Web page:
Publishers are indeed interested in selling what’s hot but perhaps the reason that they stay so hot is because that’s all that’s being offered. I mean when you look around at the teen books, what choice do they have when the gluttony of books are all paranormal? And read they must! The book world itself is feeding an unending frenzy, because until the teenagers decide they’ve had enough of what’s “available” and stop buying any books…period… the current books being sold will continue to be popular. I’m not saying they aren’t and that I haven’t read a few myself, but it’s kind of like this:
Candy factories used to make delicious scrumptious candies and have salesmen take them from door to door and get orders for them. They were expensive, but oh what a treat. Then someone realized that they could make more money if they simply put them in stores.
From there, others found ways to make them even less expensive but taste just as good and call them candy bars. Now even kids could afford them and they could be packaged to last longer. The expensive candies became less in demand because the candy bars were taking away their business and forcing them to cut back on their availability. Over time the were only a few select stores carrying delicate treats (like See’s) making it harder for us to indulge. That’s all well and good, because I do like candy bars, but I still love See’s candy (as do my kids). I also know that I would buy more if there were more stores around. But there aren’t more stores because no one’s buying. But no one’s buying because there aren’t more stores around. Hmmmm….see what I mean?
All the talk about e-books makes me a little hopeful and yet still invariably wary. Yes, I can see how it would certainly broaden readership and help the overall book industry, but for me it’s kind of like ordering a box of chocolates through the mail. I can’t sample the chocolate before I buy it, so I’m taking a risk that the taste of the book—I mean chocolate—will be to my liking. And if it isn’t? Well, I can’t exactly turn around and offer it to someone else the same way I would a printed book.
So, what to do? Do I follow the trend so I can be published, hoping that I can then use my name and connections to bring the book out that I REALLY wanted to write? Or do I hunker down and wait for the small audience that will one day grace my store and enjoy the delicacy I have to offer.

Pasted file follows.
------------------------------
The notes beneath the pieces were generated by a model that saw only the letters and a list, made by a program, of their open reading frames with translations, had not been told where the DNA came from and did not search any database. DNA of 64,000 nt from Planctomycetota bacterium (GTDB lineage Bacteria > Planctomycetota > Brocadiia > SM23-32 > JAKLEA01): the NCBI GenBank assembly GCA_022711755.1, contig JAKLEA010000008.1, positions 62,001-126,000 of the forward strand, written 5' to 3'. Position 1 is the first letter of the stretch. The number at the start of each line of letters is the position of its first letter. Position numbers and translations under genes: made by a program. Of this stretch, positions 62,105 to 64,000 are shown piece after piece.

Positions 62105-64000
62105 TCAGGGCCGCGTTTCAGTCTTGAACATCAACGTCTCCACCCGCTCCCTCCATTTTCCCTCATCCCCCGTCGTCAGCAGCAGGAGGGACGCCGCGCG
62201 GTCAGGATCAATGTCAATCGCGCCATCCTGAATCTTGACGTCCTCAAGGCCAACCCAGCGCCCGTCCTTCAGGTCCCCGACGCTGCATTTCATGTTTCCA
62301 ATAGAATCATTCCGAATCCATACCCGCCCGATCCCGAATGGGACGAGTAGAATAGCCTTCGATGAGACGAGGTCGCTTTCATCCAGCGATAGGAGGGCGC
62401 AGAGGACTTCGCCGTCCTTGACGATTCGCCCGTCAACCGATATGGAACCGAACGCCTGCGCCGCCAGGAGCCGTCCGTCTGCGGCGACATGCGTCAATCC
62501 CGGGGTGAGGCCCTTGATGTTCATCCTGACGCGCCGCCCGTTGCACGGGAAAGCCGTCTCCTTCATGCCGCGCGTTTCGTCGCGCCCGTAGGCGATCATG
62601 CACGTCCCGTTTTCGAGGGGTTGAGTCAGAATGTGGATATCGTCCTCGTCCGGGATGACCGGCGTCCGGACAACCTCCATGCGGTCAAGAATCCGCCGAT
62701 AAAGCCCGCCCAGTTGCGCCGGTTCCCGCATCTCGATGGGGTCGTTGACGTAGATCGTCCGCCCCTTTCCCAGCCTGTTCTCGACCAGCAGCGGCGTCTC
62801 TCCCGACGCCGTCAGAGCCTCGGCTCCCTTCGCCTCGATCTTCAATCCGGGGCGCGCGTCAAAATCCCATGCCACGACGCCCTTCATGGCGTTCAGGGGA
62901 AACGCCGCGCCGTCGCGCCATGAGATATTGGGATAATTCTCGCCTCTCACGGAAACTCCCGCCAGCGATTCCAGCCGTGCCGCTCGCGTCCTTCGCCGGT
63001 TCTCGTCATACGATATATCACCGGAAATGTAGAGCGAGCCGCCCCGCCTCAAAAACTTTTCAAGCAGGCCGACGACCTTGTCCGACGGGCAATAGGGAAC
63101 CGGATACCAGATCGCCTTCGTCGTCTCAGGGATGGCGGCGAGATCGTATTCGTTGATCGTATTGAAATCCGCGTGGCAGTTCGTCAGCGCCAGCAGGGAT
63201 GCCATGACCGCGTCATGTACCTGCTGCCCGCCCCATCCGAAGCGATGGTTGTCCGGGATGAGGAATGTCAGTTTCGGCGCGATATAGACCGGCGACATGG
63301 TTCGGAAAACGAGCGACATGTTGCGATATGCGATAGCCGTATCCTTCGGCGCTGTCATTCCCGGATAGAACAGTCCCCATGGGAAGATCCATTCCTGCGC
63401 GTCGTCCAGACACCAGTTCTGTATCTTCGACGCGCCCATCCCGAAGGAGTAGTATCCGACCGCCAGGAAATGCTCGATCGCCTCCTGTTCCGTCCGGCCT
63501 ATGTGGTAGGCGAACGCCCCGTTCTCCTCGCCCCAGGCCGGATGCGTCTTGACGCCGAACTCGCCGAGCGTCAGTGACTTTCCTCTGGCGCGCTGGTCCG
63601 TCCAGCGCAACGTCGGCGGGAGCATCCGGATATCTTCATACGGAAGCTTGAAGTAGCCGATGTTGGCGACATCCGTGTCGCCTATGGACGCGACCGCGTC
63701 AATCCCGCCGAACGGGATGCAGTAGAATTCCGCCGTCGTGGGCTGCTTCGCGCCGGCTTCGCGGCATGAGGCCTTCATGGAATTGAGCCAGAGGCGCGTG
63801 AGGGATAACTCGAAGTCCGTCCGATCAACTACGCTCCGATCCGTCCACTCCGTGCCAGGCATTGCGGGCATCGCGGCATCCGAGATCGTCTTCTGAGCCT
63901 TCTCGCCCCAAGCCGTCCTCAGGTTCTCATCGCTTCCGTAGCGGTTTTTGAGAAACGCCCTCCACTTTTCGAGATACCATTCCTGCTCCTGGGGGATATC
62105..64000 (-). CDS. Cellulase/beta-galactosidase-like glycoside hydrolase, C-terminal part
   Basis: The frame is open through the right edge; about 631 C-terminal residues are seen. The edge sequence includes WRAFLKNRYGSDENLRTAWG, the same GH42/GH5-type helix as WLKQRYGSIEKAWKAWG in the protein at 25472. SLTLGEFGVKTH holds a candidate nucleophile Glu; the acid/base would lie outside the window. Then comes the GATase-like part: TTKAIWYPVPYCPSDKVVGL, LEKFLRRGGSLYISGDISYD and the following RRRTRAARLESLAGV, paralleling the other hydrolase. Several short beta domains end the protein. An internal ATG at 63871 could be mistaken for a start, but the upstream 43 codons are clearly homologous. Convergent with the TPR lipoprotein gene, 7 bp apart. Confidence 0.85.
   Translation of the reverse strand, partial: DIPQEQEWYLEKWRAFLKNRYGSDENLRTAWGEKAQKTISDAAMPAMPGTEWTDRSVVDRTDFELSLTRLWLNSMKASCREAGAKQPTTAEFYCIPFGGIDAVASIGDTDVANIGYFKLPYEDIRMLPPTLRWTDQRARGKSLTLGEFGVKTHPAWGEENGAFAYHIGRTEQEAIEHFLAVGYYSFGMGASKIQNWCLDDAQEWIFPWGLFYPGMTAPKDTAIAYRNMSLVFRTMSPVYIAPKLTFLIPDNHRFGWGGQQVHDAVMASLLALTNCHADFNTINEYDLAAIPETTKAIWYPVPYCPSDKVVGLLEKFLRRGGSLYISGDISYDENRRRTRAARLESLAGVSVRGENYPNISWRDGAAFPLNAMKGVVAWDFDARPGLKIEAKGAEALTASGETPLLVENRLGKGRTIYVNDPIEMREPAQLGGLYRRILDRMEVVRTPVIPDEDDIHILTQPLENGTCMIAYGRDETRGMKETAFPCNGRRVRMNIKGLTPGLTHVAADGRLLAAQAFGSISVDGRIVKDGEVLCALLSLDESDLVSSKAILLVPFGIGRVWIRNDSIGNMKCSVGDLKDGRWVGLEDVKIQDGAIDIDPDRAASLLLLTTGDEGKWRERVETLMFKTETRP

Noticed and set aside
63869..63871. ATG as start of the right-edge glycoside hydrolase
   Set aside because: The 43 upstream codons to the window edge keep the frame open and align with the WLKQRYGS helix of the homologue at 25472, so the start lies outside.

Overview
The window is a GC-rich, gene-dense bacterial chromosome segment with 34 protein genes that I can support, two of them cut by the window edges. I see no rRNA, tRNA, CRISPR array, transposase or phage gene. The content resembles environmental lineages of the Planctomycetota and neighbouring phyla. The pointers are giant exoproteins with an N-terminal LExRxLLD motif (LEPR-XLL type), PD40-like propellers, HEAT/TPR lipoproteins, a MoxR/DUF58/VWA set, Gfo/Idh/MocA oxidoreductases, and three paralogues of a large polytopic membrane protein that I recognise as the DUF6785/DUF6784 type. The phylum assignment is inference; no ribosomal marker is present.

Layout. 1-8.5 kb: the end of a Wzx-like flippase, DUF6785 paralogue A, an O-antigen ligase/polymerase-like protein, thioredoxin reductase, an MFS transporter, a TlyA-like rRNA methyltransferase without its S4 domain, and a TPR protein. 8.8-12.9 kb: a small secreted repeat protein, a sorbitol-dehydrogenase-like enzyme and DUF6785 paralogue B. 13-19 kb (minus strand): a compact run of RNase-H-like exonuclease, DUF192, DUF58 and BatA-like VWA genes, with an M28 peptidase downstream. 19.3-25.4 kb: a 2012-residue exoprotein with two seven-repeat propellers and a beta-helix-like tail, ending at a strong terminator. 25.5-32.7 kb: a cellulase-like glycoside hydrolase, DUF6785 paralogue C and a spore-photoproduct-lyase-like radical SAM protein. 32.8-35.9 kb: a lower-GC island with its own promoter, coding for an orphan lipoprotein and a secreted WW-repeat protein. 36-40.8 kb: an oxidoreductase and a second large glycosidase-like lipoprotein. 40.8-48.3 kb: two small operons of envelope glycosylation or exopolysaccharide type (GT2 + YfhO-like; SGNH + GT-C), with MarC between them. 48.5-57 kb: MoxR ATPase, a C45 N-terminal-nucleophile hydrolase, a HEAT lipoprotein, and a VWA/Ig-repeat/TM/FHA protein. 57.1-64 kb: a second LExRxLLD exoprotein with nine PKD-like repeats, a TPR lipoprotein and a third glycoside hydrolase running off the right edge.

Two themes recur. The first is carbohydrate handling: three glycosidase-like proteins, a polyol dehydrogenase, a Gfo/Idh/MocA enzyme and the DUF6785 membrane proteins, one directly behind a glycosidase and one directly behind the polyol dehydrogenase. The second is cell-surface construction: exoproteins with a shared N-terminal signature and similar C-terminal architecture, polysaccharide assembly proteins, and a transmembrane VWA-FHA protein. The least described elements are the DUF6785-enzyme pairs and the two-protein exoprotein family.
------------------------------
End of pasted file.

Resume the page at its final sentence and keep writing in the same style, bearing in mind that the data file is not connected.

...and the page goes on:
I applaud the publishers that are taking risks on new authors, new titles, and working to expand the genre for readers of all ages. But I also look forward to the day when blood, gore, and magic aren’t the major sources our teens have in order to find something exciting to lose themselves in. I mean, personally if my child is looking for someone to emulate, I would rather not have it be a vampire or a werewolf, or even a wizard…which I guess is why I’m writing the story that I am. Yes, those things are fun, but then you’ve heard the saying, ‘too much of a good thing?’ Personally I’m there, and am now looking forward to finding that salesman (or woman) out there who will be willing to help me (and others like me) sell books of varying topics, and in a way that makes them available to everyone in the package that they want.
So what about you? What are your reasons for writing? What are your intentions? Do you love writing enough to have only a few select readers? And do you even care if you get paid? Or are you writing to please the current trend because it’s all about creativity and hey, you need to support your habit.
Tuesday, June 22, 2010
“Dad, can you drive me down to the sandwich shop?”
“But you just had lunch. All this running is giving you an appetite.”
I laughed. “I’m not hungry, Dad. I need to turn in an application for a job. I’d walk down, but I don’t want to be all sweaty and stuff by the time I get there.”